Latinization in the Malabar, Maronite and Chaldean rites seems perfectly natural. These "rites" started off through proselytization of Nestorians a few hundred years ago by Roman Catholics and it was Catholic countries who supported and protected these converts from the murderous Nestorians who detested the converts.as such, with these "rites" we are not necessarily talking about particular churches with Ancient apostolic roots in every case. Of course, in the case of Greek, Ukrainian and Coptic rites these were ancient orthodox rites. But in the Malabar, Chaldean and Maronite cases not necesssarily so I believe and in these cases Latinizations to some degree seems a natural extension of the special affiliation and relationship that Rome had in their creation.

Anonymous said...

Mr. Palad,

The idea of Roman curial officials of the 1950s and 1960s, when the Roman Rite was being deformed, forcing Eastern Catholics to remove Latinizations they wanted to keep is ironic on multiple levels.

-- Bonifacius

Anonymous said...

I see that Fr. Demets is stationed at Star of the Sea Village.

Can you report to us about traditional Catholic Life at this Traditional Catholic Village?

Gil Garza said...

Keep in mind that Islam has in the past regulated the dress of Christian clerics. Sharia Law prevented Christian clerics from wearing the traditional turban mitres and from wearing any color but black. Most Eastern Orthodox and Oriental Orthodox still adhere to the dress imposed upon them by Islamic Law.

Sharia Law also prevented clerics from different Churches from wearing the same dress. The Syrian Catholics, therefore, had no choice but to adopt Latin style dress and have recently returned to wearing traditional colored vestments.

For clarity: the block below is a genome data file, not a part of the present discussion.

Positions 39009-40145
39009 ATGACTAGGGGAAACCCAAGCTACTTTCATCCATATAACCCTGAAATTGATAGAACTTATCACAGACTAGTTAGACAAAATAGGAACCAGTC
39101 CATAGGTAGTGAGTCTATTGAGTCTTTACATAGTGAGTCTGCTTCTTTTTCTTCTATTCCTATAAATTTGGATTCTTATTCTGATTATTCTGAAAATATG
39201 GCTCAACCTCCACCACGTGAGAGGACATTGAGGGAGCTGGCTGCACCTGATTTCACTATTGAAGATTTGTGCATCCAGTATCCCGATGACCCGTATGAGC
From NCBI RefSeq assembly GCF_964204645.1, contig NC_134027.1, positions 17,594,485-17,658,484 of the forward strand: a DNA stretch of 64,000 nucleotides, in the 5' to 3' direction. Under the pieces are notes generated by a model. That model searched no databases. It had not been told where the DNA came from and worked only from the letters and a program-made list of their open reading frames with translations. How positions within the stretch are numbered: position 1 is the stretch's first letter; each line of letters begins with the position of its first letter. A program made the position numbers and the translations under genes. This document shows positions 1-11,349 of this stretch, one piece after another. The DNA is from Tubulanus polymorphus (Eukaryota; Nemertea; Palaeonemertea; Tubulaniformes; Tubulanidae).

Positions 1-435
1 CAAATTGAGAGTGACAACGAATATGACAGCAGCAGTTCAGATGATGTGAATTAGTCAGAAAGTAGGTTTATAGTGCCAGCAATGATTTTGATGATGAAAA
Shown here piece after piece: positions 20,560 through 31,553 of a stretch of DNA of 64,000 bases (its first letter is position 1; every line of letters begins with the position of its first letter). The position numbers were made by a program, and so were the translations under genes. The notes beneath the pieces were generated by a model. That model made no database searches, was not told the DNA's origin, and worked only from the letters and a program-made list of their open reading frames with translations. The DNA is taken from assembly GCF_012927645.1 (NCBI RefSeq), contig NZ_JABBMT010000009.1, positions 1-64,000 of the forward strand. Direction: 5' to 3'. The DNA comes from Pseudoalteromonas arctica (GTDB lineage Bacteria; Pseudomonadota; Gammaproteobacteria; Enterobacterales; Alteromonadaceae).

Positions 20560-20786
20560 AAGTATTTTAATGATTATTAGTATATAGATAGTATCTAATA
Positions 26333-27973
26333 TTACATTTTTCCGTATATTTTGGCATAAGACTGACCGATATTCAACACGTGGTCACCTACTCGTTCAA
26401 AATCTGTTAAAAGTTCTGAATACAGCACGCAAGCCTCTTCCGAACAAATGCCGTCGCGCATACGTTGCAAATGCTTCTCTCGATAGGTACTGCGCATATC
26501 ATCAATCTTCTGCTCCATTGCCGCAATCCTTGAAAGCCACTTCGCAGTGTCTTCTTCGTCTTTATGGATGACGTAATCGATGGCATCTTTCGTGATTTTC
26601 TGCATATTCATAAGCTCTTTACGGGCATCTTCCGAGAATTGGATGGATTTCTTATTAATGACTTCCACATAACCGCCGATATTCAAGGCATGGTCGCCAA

Anonymous said...

Like it or not, these pictures remind us that Syria - Iraq gone - is the islamic country where christians enjoy the biggest freedom of worship.

J.S.

Iakovos said...

Carlos Antonio Palad said... in regard to the Syrian vestments, thank you for your comments -- I believe this is the case.

Gideon Ertner said...

CAP,

True, latinizations should not be purged simply for the sake of it - and most of the latinizations were freely and gladly adopted by the Eastern churches in the first place.

But are the latinizations not in some cases a cause of scandal for their schismatic 'sister churches'?

Iakovos said...

St. Pius X was particularly insistent that Eastern Churches, at least those in communion with the Bishop of Rome, retain their oriental roots, spirituality and liturgy. Does this apply to vestments as well? That question might by the occasion for the famous "ekonomia", properly understood, and dear to the Christian East.

Another point: I am curious as to the source that Eastern vestments, Orthodox, or Orthodox-Catholic, are derived from Islamic rule. Even if this is absolutely true, is that not also an occasion of the genius of "ekonomia"?

Finally, C.A. Palad wrote: "I think everyone agrees that the restoration of authentic Eastern traditions in the Eastern Catholic Churches should be accomplished in a way that will neither do violence to the piety of the faithful, nor throw out legitimate enrichments of the Eastern rites by the Western rites."